Document Type

Article

Publication Date

Fall 2009

Abstract

This Article seeks to ascertain the impact of the Securities and Exchange Commission's rejection in 2007 of a proxy access rule, a rule that would have required corporations to include shareholder-nominated candidates on the ballot. On the one hand, the SEC's rejection appears to be a stunning blow to the shareholders' rights campaign because many shareholders' rights advocates have long considered access to the corporate ballot as the "holy grail" of their campaign for increased shareholder power. On the other hand, some corporate experts maintain that characterizing proxy access as the indispensable ingredient for sufficient shareholder influence fails to appreciate the significance of recent developments such as the success of majority voting and the adoption of the e-proxy rules. Because these developments provide shareholders with alternative methods for influencing corporate affairs, some have even argued that they may make the issue of proxy access moot. However, this Article reveals the fallacies of such an argument and the importance of the continued pursuit of proxy access. Although other devices may prove useful, it is not likely that they will be as effective as proxy access in empowering shareholders.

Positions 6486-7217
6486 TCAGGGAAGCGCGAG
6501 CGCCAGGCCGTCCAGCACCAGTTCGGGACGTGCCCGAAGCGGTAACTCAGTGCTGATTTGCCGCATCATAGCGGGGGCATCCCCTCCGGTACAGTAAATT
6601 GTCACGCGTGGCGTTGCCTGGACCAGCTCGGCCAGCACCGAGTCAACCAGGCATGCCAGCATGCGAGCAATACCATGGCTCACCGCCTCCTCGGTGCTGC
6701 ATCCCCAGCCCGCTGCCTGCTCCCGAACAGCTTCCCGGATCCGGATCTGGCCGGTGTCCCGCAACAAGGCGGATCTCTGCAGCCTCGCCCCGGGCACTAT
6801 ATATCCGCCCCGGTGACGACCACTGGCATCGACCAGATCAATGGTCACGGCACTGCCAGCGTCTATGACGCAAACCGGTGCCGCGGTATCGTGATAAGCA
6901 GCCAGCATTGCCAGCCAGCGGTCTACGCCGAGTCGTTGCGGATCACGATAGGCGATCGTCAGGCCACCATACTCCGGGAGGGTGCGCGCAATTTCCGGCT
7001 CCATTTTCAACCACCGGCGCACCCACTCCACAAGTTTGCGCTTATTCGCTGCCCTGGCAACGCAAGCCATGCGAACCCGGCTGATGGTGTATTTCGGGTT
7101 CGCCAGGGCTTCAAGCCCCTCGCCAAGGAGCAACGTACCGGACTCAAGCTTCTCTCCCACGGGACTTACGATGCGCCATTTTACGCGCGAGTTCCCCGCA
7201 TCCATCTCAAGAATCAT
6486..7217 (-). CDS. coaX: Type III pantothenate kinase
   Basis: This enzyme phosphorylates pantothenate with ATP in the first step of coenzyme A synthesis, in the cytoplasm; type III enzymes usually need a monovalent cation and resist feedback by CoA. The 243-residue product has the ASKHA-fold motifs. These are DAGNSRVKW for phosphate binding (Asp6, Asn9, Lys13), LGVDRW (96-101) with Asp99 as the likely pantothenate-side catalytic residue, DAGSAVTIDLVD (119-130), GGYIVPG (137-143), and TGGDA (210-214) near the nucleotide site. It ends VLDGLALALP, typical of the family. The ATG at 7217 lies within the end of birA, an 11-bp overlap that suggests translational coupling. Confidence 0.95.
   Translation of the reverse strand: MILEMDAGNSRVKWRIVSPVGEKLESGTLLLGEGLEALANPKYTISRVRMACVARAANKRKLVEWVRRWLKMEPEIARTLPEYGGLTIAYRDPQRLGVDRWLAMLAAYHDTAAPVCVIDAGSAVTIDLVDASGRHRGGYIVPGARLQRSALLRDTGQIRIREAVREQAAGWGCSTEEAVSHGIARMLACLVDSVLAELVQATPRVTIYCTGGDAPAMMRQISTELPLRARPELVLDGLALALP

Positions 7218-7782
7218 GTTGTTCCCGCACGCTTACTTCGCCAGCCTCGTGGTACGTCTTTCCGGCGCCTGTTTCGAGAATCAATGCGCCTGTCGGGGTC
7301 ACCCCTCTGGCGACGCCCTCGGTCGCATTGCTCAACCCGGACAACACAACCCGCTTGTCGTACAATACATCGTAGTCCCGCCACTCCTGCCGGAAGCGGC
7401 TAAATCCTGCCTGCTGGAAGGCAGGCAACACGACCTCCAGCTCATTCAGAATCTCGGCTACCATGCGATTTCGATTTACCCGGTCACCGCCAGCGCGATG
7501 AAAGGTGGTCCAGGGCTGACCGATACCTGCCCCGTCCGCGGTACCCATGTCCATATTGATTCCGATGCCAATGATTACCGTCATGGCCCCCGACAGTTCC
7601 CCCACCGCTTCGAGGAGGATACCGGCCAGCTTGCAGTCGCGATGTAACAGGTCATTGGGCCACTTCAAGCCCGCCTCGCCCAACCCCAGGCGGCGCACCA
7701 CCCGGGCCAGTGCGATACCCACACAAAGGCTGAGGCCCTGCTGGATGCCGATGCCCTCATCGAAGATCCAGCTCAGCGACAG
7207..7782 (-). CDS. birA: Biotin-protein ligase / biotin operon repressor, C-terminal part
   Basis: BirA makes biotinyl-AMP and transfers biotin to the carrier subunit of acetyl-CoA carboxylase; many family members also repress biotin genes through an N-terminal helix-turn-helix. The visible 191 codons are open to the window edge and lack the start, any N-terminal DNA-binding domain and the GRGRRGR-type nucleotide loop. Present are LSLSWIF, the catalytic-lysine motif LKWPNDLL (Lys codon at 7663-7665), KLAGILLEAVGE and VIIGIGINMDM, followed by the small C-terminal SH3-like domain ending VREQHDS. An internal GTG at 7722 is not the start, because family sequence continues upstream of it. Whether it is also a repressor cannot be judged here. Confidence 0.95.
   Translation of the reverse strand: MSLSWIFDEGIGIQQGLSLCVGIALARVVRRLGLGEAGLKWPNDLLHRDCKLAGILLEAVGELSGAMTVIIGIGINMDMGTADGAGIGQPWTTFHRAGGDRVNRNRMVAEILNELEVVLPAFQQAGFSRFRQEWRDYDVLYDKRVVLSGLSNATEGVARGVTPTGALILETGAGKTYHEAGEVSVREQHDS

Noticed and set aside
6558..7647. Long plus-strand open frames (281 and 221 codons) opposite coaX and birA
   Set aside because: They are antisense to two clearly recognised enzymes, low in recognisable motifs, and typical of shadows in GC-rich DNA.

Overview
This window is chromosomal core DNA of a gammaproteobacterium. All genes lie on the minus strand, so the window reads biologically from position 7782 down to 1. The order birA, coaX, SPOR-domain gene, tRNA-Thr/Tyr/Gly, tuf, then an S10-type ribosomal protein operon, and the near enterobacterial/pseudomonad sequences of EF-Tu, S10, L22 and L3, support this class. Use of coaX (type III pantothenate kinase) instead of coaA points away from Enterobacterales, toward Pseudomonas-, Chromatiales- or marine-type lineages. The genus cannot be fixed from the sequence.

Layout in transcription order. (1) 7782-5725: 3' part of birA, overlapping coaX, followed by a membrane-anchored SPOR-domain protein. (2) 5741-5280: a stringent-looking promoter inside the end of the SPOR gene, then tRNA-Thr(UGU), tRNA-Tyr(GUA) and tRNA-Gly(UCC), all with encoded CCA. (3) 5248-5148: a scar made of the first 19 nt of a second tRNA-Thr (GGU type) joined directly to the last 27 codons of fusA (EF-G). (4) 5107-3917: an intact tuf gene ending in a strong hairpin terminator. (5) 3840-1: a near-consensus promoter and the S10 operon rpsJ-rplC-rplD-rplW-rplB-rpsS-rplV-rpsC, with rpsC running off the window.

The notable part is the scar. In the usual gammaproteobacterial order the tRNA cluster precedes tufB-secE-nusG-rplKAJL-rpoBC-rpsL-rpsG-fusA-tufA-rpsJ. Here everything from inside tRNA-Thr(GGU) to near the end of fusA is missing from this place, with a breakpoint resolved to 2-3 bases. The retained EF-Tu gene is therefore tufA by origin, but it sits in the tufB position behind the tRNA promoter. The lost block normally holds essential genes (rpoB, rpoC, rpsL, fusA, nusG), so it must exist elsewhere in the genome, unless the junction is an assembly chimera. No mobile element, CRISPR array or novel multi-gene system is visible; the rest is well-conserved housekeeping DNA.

Keywords

Corporations, Securities Regulation, Future of Shareholder Democracy, Shareholder Democracy, Shareholders, Shareholders' Rights, E-Proxy, Shareholder Activism, Corporate Governance, Proxy Access, Voting Power, Federal Proxy System, Voting Right, Collective Action, Shareholder Competency, Special Interest Shareholders, Proxy Wars

Publication Citation

84 Ind. L.J. 1259 (2009).

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